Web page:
Posner Center tenant, Educate!, works with schools and governments in Uganda, Rwanda, and Kenya to help support and implement an innovative skills-based educational model that is contextually adaptive to the places in which they work. The Educate! Model is designed to deliver sustainable, lasting change by working directly within existing education systems, integrating on a systemic level, advising on curriculum reform, and preparing youth for the modern economy by equipping them with the hard and soft skills necessary to succeed.
When one thinks of beginning the recovery from the COVID-19 crisis, there are a great many things that spring to mind that need to be addressed, but few can deny that education is an area of paramount importance. As of July 23rd, 107 countries have fully closed schools, while others have widespread local closures, affecting over one million students, and making up 61% of total enrolled learners, according to the UNESCO Institute for Statistics. These figures aren’t just representative of a loss in the growth and development of future generations, but they also reflect tangible dangers in the present, such as the loss of valuable resources like nutrition and child care, exposure to high-risk factors like peer-pressure and substance abuse, increased dropout rates, and susceptibility to violence and exploitation. Educate! knows that the longer students are out of school, the less likely they are to return. After the 2014 Ebola outbreak, in some regions, the enrollment rates for girls never returned to their pre-outbreak levels, and studies have frequently shown that when schools close, the rates of teen pregnancy, child labor, and recruitment into militias rise.
To combat this, Educate! decided to pivot their skills-based education model towards innovative distance learning solutions, according to local needs and context, and leveraging their government partnerships to help support youth while schools are closed. While transitioning to remote education has no doubt been a challenge globally, it is especially challenging for rural regions where internet and electricity are scarce. Thus, the labor for Educate! became one of establishing sustainable and efficient distance learning strategies that were just as effective as their in-person work, while keeping it low-tech and easily accessible enough so that your average student could use it easily, even in the absence of infrastructure. It was also important for their model to keep students actively involved by emphasizing two-way communications and interactive programming in order to maximize student engagement, and in turn, achievement.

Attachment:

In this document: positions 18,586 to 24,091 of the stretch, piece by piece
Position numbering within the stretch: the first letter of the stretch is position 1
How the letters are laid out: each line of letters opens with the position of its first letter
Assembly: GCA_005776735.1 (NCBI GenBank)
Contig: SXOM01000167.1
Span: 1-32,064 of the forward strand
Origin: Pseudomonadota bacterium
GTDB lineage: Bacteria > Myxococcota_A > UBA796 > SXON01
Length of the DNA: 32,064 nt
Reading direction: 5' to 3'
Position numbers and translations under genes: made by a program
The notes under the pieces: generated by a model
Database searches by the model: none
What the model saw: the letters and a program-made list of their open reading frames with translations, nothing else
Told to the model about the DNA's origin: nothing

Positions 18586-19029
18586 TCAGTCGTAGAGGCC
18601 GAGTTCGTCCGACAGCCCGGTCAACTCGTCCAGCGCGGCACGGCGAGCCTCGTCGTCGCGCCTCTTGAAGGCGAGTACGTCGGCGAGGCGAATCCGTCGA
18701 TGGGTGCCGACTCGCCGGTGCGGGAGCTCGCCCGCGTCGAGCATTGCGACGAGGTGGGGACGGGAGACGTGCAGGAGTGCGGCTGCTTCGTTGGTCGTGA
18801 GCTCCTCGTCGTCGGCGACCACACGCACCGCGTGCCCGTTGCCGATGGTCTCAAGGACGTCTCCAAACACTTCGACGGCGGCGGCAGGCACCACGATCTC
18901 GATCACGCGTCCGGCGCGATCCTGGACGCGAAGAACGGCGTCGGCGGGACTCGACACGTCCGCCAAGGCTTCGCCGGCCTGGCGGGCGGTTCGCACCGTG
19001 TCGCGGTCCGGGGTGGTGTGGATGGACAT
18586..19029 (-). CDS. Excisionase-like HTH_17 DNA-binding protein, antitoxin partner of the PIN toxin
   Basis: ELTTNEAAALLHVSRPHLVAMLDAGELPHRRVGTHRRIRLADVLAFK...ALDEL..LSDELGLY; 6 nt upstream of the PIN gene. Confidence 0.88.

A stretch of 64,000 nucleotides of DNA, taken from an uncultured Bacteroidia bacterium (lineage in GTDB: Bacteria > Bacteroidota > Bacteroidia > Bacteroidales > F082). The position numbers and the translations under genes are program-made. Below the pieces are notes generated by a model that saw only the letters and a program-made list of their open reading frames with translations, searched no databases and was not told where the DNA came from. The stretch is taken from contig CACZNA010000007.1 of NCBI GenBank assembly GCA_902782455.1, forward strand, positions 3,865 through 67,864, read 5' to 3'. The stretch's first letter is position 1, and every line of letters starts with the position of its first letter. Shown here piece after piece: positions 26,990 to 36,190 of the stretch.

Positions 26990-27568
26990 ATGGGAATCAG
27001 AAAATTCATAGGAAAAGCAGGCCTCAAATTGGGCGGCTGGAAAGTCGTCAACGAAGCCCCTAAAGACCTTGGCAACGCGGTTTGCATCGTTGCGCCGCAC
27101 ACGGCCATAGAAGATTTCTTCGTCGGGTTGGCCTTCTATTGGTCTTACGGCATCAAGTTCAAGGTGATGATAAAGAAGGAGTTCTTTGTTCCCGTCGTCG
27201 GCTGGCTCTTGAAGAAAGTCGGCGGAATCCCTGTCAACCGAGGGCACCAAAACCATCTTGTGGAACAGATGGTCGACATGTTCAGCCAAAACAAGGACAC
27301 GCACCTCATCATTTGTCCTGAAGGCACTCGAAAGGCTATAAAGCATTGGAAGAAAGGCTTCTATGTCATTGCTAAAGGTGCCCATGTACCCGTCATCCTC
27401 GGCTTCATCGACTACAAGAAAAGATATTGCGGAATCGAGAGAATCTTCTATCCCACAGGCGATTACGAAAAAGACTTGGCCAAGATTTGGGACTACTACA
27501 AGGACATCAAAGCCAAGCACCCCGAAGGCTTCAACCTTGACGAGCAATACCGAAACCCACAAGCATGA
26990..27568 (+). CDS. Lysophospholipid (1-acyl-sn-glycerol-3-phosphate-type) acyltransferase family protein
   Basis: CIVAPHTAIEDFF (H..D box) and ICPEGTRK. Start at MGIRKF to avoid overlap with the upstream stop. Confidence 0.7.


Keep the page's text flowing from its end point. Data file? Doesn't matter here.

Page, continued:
This model takes a variety of different forms depending on the country in which Educate! works and what the situation requires. In Uganda, Educate! provide their flagship student experience model—aptly named Educate! Experience—via radio, telecommunications, and social media, which essentially aims to bring the same skills and present the same opportunities that their in-person model would. They are able to do this by leveraging their existing network of over 300 trained youth Mentors, and using strategic, targeted outreach.